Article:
Election season is well under way -- even if the presidential election itself is still more than 13 months away -- and candidates from both parties are looking to differentiate themselves from a very crowded field.
Democratic presidential hopeful Hillary Clinton is one such candidate, and one issue she's recently decided to tackle is the pharmaceutical industry. Earlier this week, Clinton announced that she would unveil a proposal to curb prescription drug costs in the United States, which are arguably getting out of hand.
The prescription drug reform proposal from Clinton comes just a few days after privately held Turing Pharmaceuticals increased the price of Daraprim, an oral medication the company acquired last month designed to treat a rare parasitic infection, by a whopping 5,456% overnight (going from $13.50 per tablet to $750). Price increases for novel therapies aren't uncommon, but Daraprim has been on the market for 62 years, and Turing didn't change a thing about the formulation or delivery. Long story short, Daraprim's dramatic price increase caused eyebrows to raise and generated a lot of backlash from the American public.
Clinton's prescription drug reform proposal certainly won't be the first of its kind, nor do I suspect it will be the last, either, as drugmakers and the American public have found themselves increasingly at odds over the years.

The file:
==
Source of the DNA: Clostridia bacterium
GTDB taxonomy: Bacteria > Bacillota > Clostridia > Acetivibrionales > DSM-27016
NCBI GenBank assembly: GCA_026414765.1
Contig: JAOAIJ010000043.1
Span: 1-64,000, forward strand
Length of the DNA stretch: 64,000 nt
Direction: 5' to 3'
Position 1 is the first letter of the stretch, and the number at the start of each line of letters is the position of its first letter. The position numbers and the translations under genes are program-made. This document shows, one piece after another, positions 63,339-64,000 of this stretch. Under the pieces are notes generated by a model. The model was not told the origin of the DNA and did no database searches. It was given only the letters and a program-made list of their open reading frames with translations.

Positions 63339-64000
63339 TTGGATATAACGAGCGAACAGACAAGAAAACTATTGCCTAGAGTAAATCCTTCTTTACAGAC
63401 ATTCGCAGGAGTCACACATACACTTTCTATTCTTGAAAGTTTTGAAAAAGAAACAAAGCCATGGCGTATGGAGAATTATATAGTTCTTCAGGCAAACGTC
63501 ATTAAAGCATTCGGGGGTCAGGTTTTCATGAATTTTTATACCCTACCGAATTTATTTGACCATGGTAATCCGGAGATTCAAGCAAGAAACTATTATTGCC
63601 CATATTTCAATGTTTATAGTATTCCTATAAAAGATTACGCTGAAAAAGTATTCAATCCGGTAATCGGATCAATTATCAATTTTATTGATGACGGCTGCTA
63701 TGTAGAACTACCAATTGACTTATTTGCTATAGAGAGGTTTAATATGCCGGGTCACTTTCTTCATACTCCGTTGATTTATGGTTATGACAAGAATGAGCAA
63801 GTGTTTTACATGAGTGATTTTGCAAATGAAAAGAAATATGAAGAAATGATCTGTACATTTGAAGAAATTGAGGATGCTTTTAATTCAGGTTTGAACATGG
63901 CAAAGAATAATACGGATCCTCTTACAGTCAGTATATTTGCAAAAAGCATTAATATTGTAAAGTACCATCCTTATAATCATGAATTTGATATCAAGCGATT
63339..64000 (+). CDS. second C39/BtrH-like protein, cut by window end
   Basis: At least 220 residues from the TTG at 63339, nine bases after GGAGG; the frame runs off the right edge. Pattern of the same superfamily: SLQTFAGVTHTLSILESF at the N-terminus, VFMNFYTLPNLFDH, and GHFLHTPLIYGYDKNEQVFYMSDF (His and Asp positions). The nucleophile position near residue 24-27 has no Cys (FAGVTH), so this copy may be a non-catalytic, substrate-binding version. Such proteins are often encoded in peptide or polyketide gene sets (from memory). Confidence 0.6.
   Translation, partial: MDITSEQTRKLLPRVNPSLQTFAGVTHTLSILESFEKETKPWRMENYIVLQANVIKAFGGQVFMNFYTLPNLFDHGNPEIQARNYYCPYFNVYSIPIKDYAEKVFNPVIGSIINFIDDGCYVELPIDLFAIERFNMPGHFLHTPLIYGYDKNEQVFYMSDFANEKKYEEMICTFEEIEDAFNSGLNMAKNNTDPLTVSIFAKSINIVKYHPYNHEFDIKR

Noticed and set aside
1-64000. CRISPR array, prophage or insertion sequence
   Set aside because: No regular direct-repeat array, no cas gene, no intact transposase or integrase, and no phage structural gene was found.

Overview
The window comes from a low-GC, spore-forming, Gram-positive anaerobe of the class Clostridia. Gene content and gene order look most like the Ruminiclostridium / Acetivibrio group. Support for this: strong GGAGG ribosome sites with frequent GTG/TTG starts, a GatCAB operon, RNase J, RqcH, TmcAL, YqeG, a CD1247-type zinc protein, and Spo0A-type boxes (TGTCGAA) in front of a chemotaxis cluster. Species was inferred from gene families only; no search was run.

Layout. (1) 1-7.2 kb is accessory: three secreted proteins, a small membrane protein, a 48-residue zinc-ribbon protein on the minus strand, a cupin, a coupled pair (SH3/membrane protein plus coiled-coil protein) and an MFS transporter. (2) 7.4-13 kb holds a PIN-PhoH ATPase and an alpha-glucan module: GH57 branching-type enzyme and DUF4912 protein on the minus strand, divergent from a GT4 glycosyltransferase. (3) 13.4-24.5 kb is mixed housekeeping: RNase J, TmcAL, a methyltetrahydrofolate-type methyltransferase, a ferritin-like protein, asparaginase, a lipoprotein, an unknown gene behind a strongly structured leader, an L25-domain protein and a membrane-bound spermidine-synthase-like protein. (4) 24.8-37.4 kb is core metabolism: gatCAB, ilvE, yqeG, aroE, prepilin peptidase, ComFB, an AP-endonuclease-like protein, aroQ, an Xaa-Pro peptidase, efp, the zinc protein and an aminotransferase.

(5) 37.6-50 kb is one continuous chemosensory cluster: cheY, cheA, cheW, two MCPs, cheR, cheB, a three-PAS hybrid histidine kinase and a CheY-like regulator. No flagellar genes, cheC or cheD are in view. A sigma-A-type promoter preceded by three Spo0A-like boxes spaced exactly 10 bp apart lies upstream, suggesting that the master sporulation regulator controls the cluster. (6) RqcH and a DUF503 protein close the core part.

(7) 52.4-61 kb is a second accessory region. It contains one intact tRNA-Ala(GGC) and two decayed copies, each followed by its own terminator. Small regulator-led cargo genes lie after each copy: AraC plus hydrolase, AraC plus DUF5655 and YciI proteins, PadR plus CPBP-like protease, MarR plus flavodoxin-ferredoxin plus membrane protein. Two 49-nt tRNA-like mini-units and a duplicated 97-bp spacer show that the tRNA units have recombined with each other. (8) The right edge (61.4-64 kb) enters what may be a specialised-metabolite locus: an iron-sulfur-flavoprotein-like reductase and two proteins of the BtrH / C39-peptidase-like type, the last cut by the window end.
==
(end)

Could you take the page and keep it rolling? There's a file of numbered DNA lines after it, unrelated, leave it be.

Last year we witnessed this with Gilead Sciences, with American consumers protesting the $1,000 per pill cost of hepatitis C drug Sovaldi. In 2011 it was protests over KV Pharmaceuticals' Makena, a drug given to prevent pre-term births. KV set the price of Makena at $1,500 per dose, compared to the $10 to $20 that pharmacies would charge for generic versions of the medicine. The number of battles fought over drug price are literally too great in number to list here.
Why prescription drug reform proposals fail
But if there's one near-certainty, I believe it's that efforts to reform the prescription drug market will fail. Don't get me wrong, I am not in support of a nearly 5,500% price increase on a 62 year-old drug where essentially nothing has changed other than the producer. However, I'm also a realist, and suspect that the barriers to change are simply going to be extremely difficult to overcome.
To begin with, attempting to change the prescription drug industry could force jobs to overseas markets where price restrictions are deemed less invasive. This isn't to say that some markets, such as India and Switzerland, haven't been successful at implementing price caps on prescription drugs and playing hardball with drugmakers, but the same tactic likely won't work in the U.S., where the jobs market takes center stage.